Intra-abdominal infectious complications following gastrectomy in patients with excessive visceral fat

Norihiko Sugisawa, Masanori Tokunaga, Yutaka Tanizawa, Etsuro Bando, Taiichi Kawamura, Masanori Terashima

Research output: Contribution to journalArticlepeer-review

Abstract

Background Excessive visceral fat may be a better predictor of the development of postoperative morbidity after gastrectomy than body mass index (BMI). The aim of the present study was to clarify the most appropriate fat parameter to predict pancreas-related infection and anastomotic leakage following gastrectomy. Methods The study was performed in 206 patients who underwent curative gastrectomy at the Shizuoka Cancer Center between April 2008 and March 2009. Relationships between fat parameters, including visceral fat area (VFA), and early surgical outcomes were investigated. The risk factors for pancreas-related infection and anastomotic leakage were identified using univariate and multivariate analyses. Results There was no strong association between any of the fat parameters and operating time, intraoperative blood loss, the number of lymph nodes retrieved, or the duration of the postoperative hospital stay. Pancreas-related infection occurred in 18 patients (8.7%), whereas anastomotic leakage was observed in 10 patients (4.9%). Of all the fat parameters, only VFA was found to be an independent risk factor for both pancreas-related infection and anastomotic leakage, with odds ratios (95% confidence intervals) of 1.015 (1.005-1.025) and 1.010 (1.000-1.021), respectively. Conclusions Excessive visceral fat, represented by the VFA, was found to be an independent risk factor for both pancreas-related infection and anastomotic leakage following gastrectomy.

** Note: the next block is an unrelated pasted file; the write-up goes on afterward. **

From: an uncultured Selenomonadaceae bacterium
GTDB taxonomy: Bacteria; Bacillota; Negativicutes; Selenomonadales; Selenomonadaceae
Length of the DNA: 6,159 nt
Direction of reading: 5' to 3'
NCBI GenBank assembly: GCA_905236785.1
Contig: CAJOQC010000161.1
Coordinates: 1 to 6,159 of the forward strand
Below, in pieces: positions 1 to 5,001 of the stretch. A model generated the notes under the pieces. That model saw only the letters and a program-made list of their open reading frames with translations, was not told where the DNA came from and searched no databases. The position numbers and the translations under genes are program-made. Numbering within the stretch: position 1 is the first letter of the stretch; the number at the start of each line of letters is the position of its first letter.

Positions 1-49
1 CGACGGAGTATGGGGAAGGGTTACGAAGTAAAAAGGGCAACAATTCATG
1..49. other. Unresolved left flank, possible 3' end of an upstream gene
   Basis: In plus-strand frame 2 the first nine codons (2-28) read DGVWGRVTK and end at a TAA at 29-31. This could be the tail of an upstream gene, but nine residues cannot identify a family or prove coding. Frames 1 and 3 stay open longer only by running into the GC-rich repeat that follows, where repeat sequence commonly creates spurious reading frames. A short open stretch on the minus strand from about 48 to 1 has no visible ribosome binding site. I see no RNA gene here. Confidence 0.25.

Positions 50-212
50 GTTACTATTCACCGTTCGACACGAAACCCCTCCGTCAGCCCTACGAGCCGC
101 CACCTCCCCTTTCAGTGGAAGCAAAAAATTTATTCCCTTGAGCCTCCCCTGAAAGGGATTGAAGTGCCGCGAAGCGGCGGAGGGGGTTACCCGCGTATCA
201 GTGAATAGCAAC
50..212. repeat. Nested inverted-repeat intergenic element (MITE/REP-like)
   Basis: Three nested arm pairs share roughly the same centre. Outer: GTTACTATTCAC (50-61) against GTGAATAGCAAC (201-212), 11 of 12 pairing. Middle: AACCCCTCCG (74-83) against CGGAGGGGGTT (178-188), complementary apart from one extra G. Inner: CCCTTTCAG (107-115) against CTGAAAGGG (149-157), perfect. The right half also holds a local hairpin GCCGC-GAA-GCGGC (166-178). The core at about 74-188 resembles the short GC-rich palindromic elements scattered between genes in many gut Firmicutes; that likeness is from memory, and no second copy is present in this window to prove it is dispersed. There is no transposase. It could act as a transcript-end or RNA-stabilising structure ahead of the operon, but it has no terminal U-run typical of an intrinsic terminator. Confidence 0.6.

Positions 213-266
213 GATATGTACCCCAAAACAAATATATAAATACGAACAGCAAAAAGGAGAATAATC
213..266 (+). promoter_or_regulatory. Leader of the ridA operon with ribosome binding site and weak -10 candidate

Original languageEnglish
Pages (from-to)206-212
Number of pages7
JournalGastric Cancer
Volume15
Issue number2
DOIs
Publication statusPublished - 2012 Apr
Externally publishedYes

Keywords

  • Gastrectomy
  • Gastric cancer
  • Postoperative complication
  • Visceral fat

ASJC Scopus subject areas

  • Oncology
  • Gastroenterology
  • Cancer Research

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